Outlook It has not taken long for Britain's new government to run into trouble with the European Union. Barely a month has passed since the election and George Osborne has been in situ at Number 11 for an even shorter time. Yet the new Chancellor already finds himself at odds with his counterparts in the EU over how to respond to the latest stage in the financial crisis.
Those clashes will continue. On Monday night, Britain stood alone in refusing to sign up to an EU-wide agreement to subject its Budget plans to peer review. Then, yesterday, France and Germany called for a crackdown on naked short selling, as well as new curbs on the credit default swap market. Since London is a centre for both types of trading, it will not be long before Mr Osborne feels obliged to object (as he also did, within days of taking office, to the directive aimed at hedge funds).
The problem for the Chancellor, as so many of his predecessors have discovered, is that standing alone on too many issues in Europe simply marginalises you. If Mr Osborne rejects every Commission proposal out of hand, he will have no hope of influencing the decision-making process.
The alternative is to pick your battles. So which cudgels should the Chancellor choose to take up?
Well, at first sight, the answer is straightforward. The suggestion that Britain should allow other EU member states to pick over our Budget plans even before they have been scrutinised by Parliament looks to be a blatant attack on our sovereignty. A row over how to regulate relatively obscure financial instruments seems trivial by comparison.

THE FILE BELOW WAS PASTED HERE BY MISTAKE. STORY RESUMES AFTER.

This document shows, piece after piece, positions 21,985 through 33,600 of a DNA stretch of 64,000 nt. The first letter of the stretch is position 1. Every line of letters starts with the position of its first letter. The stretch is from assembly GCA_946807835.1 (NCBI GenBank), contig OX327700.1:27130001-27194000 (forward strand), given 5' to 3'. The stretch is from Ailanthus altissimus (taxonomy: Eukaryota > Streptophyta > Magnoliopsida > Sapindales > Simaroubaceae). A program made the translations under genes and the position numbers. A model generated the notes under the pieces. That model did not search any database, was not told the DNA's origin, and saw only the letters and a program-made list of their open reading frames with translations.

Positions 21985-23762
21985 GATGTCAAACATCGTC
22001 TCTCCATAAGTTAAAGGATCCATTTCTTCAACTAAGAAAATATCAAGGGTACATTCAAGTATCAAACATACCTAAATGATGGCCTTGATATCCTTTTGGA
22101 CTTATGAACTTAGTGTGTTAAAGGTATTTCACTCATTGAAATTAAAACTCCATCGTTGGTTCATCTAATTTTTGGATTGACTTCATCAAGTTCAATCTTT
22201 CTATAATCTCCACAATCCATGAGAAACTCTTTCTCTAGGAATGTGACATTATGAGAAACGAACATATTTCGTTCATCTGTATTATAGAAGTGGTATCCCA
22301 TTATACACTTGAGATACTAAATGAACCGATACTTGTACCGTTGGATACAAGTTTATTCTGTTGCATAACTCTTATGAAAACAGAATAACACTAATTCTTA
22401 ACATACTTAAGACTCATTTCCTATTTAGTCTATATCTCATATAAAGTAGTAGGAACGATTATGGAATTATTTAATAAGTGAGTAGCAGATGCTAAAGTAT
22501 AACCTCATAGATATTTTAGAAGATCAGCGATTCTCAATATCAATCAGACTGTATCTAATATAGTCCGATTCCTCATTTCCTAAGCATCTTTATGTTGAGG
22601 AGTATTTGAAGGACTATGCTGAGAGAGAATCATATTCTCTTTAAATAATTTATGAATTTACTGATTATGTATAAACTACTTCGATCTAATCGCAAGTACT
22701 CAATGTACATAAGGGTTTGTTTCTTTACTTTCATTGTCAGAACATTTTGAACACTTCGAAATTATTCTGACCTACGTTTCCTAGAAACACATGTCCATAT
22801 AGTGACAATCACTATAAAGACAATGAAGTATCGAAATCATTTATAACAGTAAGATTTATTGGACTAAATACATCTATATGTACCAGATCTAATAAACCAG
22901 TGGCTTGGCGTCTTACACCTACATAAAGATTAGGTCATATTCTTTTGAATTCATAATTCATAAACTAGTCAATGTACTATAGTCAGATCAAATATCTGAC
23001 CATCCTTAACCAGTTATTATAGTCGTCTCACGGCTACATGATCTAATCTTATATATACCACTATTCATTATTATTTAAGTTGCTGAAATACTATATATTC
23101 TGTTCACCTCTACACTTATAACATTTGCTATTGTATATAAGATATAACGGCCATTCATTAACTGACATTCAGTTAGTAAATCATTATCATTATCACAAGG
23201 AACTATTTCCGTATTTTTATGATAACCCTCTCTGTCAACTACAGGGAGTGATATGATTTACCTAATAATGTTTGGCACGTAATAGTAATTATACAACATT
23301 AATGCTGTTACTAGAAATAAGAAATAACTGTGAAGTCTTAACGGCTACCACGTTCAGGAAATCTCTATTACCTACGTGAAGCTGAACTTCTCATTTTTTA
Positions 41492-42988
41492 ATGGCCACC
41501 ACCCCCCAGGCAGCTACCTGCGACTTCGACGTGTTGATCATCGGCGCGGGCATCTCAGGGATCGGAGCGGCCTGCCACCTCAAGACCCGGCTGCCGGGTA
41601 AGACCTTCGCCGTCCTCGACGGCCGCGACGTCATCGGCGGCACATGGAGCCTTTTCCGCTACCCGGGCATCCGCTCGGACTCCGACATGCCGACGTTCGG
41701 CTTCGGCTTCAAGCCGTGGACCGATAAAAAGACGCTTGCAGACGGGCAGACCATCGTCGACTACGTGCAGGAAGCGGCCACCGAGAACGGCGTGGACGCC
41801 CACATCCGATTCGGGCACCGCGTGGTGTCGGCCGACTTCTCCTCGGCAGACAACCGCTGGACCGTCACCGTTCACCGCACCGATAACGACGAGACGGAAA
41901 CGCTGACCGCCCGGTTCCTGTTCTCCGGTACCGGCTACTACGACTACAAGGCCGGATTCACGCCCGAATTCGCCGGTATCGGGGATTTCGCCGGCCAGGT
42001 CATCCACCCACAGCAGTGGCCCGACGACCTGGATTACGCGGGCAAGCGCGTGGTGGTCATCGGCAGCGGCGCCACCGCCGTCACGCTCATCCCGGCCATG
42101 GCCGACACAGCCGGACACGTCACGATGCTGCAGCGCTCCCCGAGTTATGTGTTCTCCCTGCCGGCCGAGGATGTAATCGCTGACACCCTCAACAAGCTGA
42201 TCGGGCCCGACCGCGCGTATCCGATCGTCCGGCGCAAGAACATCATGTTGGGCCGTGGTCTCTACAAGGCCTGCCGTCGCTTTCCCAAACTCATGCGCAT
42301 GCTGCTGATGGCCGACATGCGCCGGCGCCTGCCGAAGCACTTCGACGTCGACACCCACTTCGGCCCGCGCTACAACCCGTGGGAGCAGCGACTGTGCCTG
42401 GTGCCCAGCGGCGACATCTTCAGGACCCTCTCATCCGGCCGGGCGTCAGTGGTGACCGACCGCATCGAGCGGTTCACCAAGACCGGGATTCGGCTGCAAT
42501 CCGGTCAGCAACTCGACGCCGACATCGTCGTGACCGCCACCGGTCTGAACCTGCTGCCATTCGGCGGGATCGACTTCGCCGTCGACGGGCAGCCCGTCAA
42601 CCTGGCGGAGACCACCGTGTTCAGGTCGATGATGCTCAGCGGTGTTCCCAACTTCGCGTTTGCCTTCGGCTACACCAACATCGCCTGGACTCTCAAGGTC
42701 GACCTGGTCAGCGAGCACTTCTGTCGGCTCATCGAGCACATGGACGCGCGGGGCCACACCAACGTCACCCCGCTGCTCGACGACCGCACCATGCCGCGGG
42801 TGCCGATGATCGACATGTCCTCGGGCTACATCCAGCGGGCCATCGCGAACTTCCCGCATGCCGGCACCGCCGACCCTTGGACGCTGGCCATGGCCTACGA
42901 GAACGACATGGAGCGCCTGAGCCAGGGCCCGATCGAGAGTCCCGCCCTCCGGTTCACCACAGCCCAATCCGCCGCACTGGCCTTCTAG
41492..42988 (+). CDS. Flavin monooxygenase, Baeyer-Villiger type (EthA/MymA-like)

Appearances can be deceptive, however. In fact, Mr Osborne should concentrate his fire on yesterday's Franco-German proposals – at best they are red herrings, at worst they will have the opposite effect to what is intended. By contrast, while many people in Britain will feel uncomfortable with the idea of other EU countries passing judgement on our Budget proposals, this is a necessary step.
The point about these two ideas is that only one of them actually deals with the crisis that Europe – and not just the eurozone – is currently facing. The focus on short selling is an attempt by Europe's governments to blame those nasty speculators for their woes – and will be seen as such, which is why it may actually lead to even more bets being placed against the weaker economies. It's very similar, by the way, to the Commission proposal for a new European rating agency, which also just addresses the symptoms of the condition rather than the disease itself.
That disease is fiscal irresponsibility. For as long as the EU's member states continue to live beyond their means, there will be investors who want to gamble on the failures of the most egregious examples. And this is why peer reviews of Budgets are a good idea: each member state needs to be prepared to expose the failings of other countries – and to have its own failings exposed – if EU nations are not to go on getting away with borrowing too much.
One can see why a Conservative Chancellor, aware that a virulent strain of euro-scepticism is ever present not far below the surface of his party, would feel so threatened by the idea of submitting his budget to Brussels for approval (not that the Commission would have a power of veto). But Mr Osborne should have nothing to fear. He has, after all, already set up an Office for Budget Responsibility, whose duties will include independent scrutiny of the Chancellor's plans.
There is no reason to think the European Union will be any more demanding than his new watchdog. And if Britain passes the EU's budgetary tests with flying colours, Mr Osborne will have all the more authority when he calls for a rethink on fig-leaf proposals such as the ones that came out of Paris and Berlin yesterday.